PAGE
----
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Why use these databases?
These databases are available from the IUS website. They contain primary and secondary documents which may be useful to your research
18th Century Collections Online (ECCO) This link opens in a new window
Provides full-text, searchable access to thousands of books published in Great Britain and the Americas between 1701 and 1800.
The ability to cross-search multiple primary source collections from the provider Gale is now available on the Gale Primary Sources
Black Thought and Culture This link opens in a new window
Includes the full text of non-fiction works of major African Americans leaders-teachers, artists, politicians, religious leaders, athletes, war veterans, entertainers, and other figures. Works include monographs, essays, articles, speeches, and interviews, published between the colonial period and 1975.
Digital National Security Archive This link opens in a new window
Declassified primary documents regarding critical U.S. policy decisions. There are 29 complete collections.
Early Americas Digital Archive This link opens in a new window
A collection of electronic texts written in or about the Americas from 1492 to approximately 1820.
Library of Congress Digital Collections (previously called American Memory) This link opens in a new window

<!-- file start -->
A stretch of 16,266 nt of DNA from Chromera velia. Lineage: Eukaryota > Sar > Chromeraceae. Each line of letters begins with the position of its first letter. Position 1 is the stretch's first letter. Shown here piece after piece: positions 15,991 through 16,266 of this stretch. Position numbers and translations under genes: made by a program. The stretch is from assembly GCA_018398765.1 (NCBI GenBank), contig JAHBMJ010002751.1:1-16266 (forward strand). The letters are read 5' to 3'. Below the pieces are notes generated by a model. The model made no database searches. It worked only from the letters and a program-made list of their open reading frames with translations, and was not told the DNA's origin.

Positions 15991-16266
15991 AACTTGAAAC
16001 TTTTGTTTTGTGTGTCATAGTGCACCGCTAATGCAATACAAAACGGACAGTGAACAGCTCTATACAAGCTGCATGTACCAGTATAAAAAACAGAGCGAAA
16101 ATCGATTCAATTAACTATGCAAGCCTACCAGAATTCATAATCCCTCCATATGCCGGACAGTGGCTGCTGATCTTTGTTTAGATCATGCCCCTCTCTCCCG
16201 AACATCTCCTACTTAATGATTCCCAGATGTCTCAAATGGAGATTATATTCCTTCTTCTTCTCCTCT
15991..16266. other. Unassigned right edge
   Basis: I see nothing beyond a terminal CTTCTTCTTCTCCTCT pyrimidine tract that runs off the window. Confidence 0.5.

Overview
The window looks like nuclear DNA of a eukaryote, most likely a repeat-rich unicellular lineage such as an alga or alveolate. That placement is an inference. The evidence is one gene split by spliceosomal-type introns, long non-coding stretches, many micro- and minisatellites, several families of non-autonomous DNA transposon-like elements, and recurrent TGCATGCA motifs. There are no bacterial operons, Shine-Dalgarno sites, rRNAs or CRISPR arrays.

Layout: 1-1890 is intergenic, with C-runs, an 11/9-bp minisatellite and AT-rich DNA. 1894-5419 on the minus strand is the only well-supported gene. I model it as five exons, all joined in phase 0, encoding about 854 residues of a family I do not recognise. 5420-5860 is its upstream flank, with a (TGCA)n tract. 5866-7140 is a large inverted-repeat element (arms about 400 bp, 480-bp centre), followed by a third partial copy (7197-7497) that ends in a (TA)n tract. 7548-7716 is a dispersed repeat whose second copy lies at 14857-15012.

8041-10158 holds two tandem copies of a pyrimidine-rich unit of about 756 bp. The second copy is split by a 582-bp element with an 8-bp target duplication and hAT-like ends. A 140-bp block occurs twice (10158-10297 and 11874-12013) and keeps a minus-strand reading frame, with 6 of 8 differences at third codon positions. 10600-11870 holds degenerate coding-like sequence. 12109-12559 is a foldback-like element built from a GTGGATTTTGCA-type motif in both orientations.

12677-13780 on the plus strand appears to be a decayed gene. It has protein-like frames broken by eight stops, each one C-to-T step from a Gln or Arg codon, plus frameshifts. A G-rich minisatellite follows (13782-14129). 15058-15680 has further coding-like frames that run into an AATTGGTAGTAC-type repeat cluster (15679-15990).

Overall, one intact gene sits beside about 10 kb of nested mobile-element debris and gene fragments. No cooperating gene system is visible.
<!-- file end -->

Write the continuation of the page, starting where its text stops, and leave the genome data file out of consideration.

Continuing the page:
At the Library of Congress, Historical Collections for the National Digital Archive. American Memory provides free and open access through the Internet to written and spoken words, sound recordings, still and moving images, prints, maps, and sheet music that document the American experience.
Sabin Americana: History of the Americas, 1500-1926 This link opens in a new window
Provides research material relating to America from Its discovery to 1926.
Social Theory This link opens in a new window
Contains a range of influential works reflecting the major trends of sociological thought from the eighteenth century to the present. Content includes works by such theorists as Harriet Martineau, Charlotte Perkins Gilman, Max Weber, Karl Marx, Emile Durkheim, Jürgen Habermas, Talcott Parsons, Michel Foucault, and Jean Baudrillard.
U.S. Declassified Documents Online This link opens in a new window
Provides access to more than 750,000 pages of government documents covering major policy issues from the period before the Second World War into the twenty first century, the archive serves as a convenient source for documents from government departments including Defense; State; Treasury; CIA; and the White House. USDDO supports the study of history, politics, international relations, and journalism, among other fields.
Women and Social Movements in the United States This link opens in a new window
Publications and documents pertaining to Women and Social Movements.